Don’t expect consumer electronics manufacturers to support the federal legislation that would require AM radio in cars. Quite the opposite.
“Today’s drivers don’t drive Model T’s, and today’s listeners do not listen to gramophones,” the Consumer Technology Association wrote in a blog post late last week.
“As new products come to market, it’s crucial for the federal government to prioritize policies that promote innovation, consumer preferences and freedom of choice.”
CTA says that given the evolving technology landscape, “Mandating AM radio in new cars would be like mandating CD or 8-track cassette players.”
The association said the law would put burdens on carmakers that could stifle innovation.
“While AM radio holds a nostalgic place in the hearts of many and continues to offer important news, weather and entertainment, mandating its installation in all new cars would be a nonsensical and counterproductive move by the federal government.”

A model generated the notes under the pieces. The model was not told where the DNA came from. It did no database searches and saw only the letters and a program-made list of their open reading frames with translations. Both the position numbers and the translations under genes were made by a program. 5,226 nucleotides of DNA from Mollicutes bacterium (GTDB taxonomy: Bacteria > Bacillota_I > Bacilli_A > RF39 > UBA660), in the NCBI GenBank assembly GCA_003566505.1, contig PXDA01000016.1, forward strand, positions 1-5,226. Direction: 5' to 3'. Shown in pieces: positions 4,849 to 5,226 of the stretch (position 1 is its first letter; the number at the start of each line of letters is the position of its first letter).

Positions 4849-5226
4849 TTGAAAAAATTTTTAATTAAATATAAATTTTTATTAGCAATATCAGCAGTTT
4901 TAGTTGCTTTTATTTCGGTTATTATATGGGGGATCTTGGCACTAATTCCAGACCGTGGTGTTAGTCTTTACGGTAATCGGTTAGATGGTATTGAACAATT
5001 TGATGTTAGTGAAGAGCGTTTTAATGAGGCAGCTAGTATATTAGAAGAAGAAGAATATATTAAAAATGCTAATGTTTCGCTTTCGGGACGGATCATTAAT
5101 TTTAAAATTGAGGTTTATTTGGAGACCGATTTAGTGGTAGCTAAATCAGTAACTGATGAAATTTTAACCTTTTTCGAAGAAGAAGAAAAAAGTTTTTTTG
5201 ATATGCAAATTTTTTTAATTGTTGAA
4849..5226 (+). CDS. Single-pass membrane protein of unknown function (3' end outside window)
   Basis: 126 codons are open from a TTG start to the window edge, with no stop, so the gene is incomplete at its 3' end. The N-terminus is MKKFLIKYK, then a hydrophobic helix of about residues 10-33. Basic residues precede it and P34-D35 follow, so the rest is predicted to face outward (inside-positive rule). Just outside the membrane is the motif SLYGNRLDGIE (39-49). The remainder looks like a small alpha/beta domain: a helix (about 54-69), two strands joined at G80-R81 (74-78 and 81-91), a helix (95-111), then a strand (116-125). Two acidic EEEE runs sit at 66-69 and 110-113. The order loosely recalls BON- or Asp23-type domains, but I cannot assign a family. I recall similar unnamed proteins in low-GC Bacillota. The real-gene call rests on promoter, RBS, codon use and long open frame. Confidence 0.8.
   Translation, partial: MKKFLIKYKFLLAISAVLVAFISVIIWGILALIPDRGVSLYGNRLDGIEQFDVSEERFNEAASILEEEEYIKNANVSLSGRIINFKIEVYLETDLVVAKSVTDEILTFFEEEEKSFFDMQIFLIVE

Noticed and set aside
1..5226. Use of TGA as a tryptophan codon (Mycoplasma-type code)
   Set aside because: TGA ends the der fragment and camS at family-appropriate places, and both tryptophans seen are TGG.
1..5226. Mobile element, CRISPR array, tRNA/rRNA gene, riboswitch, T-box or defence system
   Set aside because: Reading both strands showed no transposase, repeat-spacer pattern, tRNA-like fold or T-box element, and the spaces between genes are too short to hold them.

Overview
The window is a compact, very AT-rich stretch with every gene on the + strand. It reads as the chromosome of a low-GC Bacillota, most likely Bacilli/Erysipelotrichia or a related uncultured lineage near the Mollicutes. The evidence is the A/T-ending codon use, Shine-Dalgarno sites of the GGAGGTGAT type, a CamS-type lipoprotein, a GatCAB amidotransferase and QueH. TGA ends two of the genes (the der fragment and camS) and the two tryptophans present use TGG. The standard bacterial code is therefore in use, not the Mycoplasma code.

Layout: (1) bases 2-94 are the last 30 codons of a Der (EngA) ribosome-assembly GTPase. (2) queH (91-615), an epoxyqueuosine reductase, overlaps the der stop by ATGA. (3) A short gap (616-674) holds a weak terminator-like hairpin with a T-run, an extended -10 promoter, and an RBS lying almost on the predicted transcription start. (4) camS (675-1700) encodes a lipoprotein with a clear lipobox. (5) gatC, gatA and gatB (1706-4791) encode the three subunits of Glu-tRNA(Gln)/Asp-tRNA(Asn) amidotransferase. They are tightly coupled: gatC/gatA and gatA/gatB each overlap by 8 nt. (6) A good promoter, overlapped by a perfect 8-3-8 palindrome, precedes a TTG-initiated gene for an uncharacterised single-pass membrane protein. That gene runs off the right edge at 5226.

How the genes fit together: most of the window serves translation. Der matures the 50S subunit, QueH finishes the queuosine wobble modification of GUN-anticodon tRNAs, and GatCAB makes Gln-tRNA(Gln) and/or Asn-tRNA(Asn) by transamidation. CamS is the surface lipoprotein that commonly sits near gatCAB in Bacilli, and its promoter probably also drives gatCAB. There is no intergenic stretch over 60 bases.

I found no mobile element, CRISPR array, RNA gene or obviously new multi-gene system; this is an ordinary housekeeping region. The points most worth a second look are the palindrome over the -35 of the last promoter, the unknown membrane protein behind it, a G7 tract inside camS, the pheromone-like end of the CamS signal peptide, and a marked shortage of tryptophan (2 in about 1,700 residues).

It said the view that AM is necessary for emergency broadcasts doesn’t hold water. “FM radio, internet streaming services, better rural broadband and text alerts should be able to make up for any loss of AM radio access.”
The free market, CTA thinks, will assure that carmakers include features that consumers actually want. “This isn’t about ending AM radio — it’s about consumer choice — and the vast majority of autos will continue to have AM radio access for the foreseeable future.”
CTA President/CEO Gary Shapiro co-signed a letter to the backers of the legislation, expressing their opposition. The other signatories are the Alliance for Automotive Innovation, the Zero Emission Transportation Association and TechNet. [Read their letter.]